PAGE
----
Sharapova ‘reckless beyond description’

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Maria Sharapova reveals Australian Open failed drugs test

Maria Sharapova’s failed drugs test was “reckless beyond description”, according to former World Anti-Doping Agency president Dick Pound.

Sharapova, 28, revealed on Monday that she tested positive for the banned substance meldonium in January.

A number of sponsors have already distanced themselves from the Russian five-time Grand Slam winner.

“Running a $30m business depends on you staying eligible to play tennis,” Pound told BBC Sport.

‘There must have been a doctor following this’

Meldonium, which Sharapova said she has taken since 2006 for health reasons, became a banned substance on 1 January.

It is on the banned list now because Wada started seeing it in lots of samples and found it does have performance-enhancing properties.

“You are taking something on a list. I am sorry, that is a big mistake – of course she should have known,” said Pound, who was head of Wada from 1999 to 2007.

“She is taking something that is not generally permitted in her country of residence [USA] for medical purposes, so she says, so there must be a doctor following this.

“Anytime there is a change to the list, notice is given on 30 September prior to the change. You have October, November, December to get off what you are doing.

“All the tennis players were given notification of it and she has a medical team somewhere. That is reckless beyond description.”

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‘There is a side-effect to every drug’

The ability to increase oxygen movement to muscles has seen meldonium used as a supplement for athletes, as it could have a positive effect on stamina and endurance.

Pound said: “A drug like this over a long period of time is contraindicated. It means you would not take it over a long period of time. That is why there was an urge to put the drug on the list. A lot of people were taking it for performance enhancing.

“Most of the drugs of choice for dopers were built for therapeutic reasons – like EPO and others. That was supposed to regenerate blood if you had cancer treatment or surgical intervention if you needed to increase blood supply.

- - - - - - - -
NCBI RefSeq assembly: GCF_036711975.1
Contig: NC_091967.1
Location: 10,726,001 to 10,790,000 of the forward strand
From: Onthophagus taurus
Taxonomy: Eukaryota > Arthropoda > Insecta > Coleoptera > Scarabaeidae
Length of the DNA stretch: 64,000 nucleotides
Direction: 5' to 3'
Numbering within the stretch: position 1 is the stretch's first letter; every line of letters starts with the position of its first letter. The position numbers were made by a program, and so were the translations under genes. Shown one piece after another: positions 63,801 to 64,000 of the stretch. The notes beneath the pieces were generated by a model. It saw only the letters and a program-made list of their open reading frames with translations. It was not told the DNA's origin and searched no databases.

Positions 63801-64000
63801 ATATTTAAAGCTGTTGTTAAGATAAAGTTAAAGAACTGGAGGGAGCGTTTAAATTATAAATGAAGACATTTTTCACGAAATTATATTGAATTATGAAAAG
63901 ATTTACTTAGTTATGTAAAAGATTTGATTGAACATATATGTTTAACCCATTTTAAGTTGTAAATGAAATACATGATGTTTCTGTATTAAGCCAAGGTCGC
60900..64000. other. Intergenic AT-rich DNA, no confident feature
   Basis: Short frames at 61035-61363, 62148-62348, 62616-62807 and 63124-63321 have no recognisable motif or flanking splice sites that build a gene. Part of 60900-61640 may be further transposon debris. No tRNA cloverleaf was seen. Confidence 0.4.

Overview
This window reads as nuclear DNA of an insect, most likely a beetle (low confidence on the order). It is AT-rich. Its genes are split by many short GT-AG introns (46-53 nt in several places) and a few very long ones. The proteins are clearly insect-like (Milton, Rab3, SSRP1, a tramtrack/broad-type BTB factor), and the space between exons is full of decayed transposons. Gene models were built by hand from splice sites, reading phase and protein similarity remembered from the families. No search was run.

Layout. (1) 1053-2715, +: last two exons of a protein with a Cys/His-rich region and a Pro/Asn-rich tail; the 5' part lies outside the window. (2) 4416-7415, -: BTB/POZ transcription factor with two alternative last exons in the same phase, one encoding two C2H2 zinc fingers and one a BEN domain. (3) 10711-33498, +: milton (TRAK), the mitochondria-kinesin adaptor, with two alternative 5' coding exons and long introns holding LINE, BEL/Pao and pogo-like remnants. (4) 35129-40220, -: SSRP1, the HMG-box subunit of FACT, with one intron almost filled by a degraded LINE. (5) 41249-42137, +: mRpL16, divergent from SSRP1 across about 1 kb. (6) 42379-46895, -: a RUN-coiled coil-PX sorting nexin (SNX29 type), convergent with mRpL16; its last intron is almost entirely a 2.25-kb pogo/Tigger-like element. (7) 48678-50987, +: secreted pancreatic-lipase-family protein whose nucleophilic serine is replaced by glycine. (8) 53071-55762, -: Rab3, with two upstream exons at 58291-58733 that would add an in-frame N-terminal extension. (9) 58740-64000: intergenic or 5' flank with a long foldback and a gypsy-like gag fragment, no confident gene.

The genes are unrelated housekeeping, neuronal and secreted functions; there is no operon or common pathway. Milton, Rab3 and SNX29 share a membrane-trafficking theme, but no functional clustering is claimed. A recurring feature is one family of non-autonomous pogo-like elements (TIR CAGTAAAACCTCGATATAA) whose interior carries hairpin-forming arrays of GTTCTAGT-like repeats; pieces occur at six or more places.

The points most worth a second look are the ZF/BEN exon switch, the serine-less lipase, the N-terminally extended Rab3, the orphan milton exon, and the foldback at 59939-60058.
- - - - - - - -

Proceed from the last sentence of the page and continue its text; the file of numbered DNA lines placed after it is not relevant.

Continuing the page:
“Someone has said: ‘Hmm, more oxygen in the blood? Hmm, very interesting. Let’s see if we can use it for that purpose.’

“There is a side-effect to every drug, somebody must be monitoring this.”

Meldonium treatment should be ‘four to six weeks’

Grindeks, the Latvian company that manufactures meldonium, said on Tuesday that a typical course of treatment should only run to a few weeks.

“Depending on the patient’s health condition, treatment course of meldonium preparations may vary from four to six weeks,” its statement read.

“Treatment can be repeated twice or thrice a year. Only physicians can follow and evaluate patient’s health condition and state whether the patient should use meldonium for a longer period of time.”

In response, Sharapova’s lawyer, John Haggerty, said he wanted “to disabuse the concept that Maria took [meldonium] every day for 10 years because that’s simply not the case”.

“Maria at all times took the [meldonium] in accordance with the recommendations of her doctor,” he added.

‘Wada can ask for an increased ban’


Dick Pound was the first president of Wada and held office from 1999 to 2007

The International Tennis Federation said Sharapova will be provisionally suspended from 12 March. She faces up to a four-year ban.

“We have now increased the basic penalty for a first offence from two to four years,” added 73-year-old Pound.

“If there is absolutely zero fault on the part of the athlete, where you can get a reduction of half of that suspension period, you are looking at a couple of years.

“That is for the tennis association to propose. If Wada does not agree, it will appeal to the Court of Arbitration for Sport for an increase.”

‘Sharapova – a media darling’


Maria Sharapova won the US Open in 2006, one of five Grand Slam titles

Sharapova made her announcement at a hotel in Los Angeles on Monday and her admission has polarised opinions.

World number one Serena Williams, who had beaten Sharapova in the quarter-finals of the Australian Open on 26 January before she tested positive, has said the Russian has shown “a lot of courage” for accepting responsibility.

However, Jeanette Kwakye, 100m finalist for Great Britain at the 2008 Beijing Olympics, has criticised Sharapova and feels she may be given a light sentence.

“What we have in Maria Sharapova is a media darling. She knows how to work the world of media, she knows how to spin and put things in her favour by breaking her own news,” said Kwakye.

“For somebody like her, it may be a lenient slap on the wrist. There seems to be a different rule for her.”

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